Michael Craig argued for indulgence in The American Spectator in “Jane Welch’s Sour Grapes.” “Between the end of 1996 and when Welch stepped down at the end of August 2001,” Craig rationalized that GE’s stock price “rose from $16.35 to $40.98 (and had been as high as $60). Shareholders also received ever-increasing quarterly dividends.”

Craig didn’t mention the legacy of SEC investigations for fraudulent accounting manipulation, accounting restatements, regulatory enforcement actions and class action lawsuits against GE that emanated from the Jack Welch-inspired corporate culture.

In 2004 GE settled with the SEC for repeatedly misleading investors about Welch’s retirement compensation package. In July of 2010 GE was accused of bribing Iraqi officials in the so-called “oil for food” scandal. The list of GE’s pre-2000 offenses, according to, includes overcharging the Army for battlefield systems in 1990 and a guilty plea on charges of fraud, money laundering and corrupt business practices while selling jet engines to Israel.

The Welch legacy continued after his retirement when successor Jeffrey Immelt settled in 2009 with the SEC for $50 million for “using improper accounting methods to increase its reported earnings or revenues and avoid reporting negative financial results.” According to Robert Khuzami, the SEC Director of Enforcement at the time, "GE bent the accounting rules beyond the breaking point.”

GE shares steadily declined after Immelt took over in 2001 to $23 by mid-2003, then rose back to near $40 in 2007 before heading to a low of $5.73 in March 2009. The share price has been floating in the $20 range since mid-2010.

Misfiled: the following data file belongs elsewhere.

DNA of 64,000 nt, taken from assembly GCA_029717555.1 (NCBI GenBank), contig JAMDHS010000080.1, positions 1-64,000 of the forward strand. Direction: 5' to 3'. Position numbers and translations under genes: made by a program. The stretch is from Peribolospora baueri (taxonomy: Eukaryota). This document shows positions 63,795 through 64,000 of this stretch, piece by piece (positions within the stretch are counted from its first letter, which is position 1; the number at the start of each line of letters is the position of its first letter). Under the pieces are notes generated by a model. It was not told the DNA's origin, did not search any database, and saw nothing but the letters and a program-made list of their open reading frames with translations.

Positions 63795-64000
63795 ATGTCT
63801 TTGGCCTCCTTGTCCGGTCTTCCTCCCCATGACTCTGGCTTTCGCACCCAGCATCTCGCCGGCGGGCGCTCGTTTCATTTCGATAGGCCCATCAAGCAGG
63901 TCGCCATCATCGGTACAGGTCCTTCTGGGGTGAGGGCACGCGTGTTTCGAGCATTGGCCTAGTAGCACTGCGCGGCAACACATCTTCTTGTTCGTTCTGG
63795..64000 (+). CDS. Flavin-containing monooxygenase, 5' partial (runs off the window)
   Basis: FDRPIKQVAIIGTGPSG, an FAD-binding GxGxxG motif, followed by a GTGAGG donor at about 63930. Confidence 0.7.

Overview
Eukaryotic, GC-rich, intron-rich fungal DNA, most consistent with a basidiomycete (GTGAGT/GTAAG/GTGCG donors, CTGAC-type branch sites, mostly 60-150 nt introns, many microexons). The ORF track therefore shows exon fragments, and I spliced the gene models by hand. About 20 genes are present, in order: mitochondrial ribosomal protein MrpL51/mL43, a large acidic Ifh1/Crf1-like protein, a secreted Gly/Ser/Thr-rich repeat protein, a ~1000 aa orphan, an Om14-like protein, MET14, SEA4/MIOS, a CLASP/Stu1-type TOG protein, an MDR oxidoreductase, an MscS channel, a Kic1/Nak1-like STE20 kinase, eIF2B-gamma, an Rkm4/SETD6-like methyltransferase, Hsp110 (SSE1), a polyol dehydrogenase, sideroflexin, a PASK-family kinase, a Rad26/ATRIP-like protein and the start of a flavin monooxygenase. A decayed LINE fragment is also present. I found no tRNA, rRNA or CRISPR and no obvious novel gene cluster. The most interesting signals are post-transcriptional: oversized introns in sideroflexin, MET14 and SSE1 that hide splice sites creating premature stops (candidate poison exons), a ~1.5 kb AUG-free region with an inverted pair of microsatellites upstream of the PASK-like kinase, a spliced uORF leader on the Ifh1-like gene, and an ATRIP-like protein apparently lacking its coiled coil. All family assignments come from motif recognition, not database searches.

Jonah Shacknai, who ran Medicis Pharmaceuticals, is an example of a CEO with both legal troubles and nonfrugal tendencies that led to criminal and civil charges for the company and its auditors. In 2007, Medicis agreed to pay $9.8 million to settle charges with the Department of Justice that it illegally marketed the topical skin preparation Loprox to children. The DOJ said Medicis also violated the False Claims Act by submitting off-label Loprox claims to Medicaid.

Shacknai used to own the Spreckels mansion, a historic home in Coronado, California that was the site in 2011 of the mysterious deaths of his girlfriend, ruled a suicide, and of his 6-year-old son from a fall, all within two days. Shacknai’s girlfriend was found bound and hanging from the mansion’s balcony after allegedly finding out the boy’s injuries were fatal. She had been caring for him at the time of the accident. Prior police reports detailed years-old spousal abuse allegations between Shacknai and his second ex-wife. Shacknai has never been a suspect in his girlfriend or his son’s death.

Investors reached an $18 million class action settlement that same year with Shacknai, his CFO (a former PwC auditor), and company auditor EY for manipulation of revenue recognition, omitting a required reserve for returns, and concealing from investors that a material portion of sales were likely to be returned. Medicis continued to publish false and misleading financial statements and EY continued to approve them. EY paid $7 million of the settlement.

EY paid an additional $2 million penalty to the PCAOB, the audit regulator. The PCAOB sanctioned four current and former EY partners for failing “to fulfill their bedrock responsibility.” Shacknai sold Medicis, a company that had a reputation for putting beautiful naked women on the covers of its annual reports, to Valeant Pharmaceuticals in September 2012 for $2.8 billion.

Zynga has had accounting issues already in its young life as a public company. CFO David Wehner left last August, less than a year after Zynga’s IPO, to take a job at Facebook. I can only imagine what may be in store for gaming company Zynga if Smith’s theories about “nonfrugal” CEOs are predictive. I’d wager it’s not a turnaround.

—Francine McKenna

TAGS: CEO, CFO, executive performance, frugality, fraud
Cat:Business, Sub:Accounting,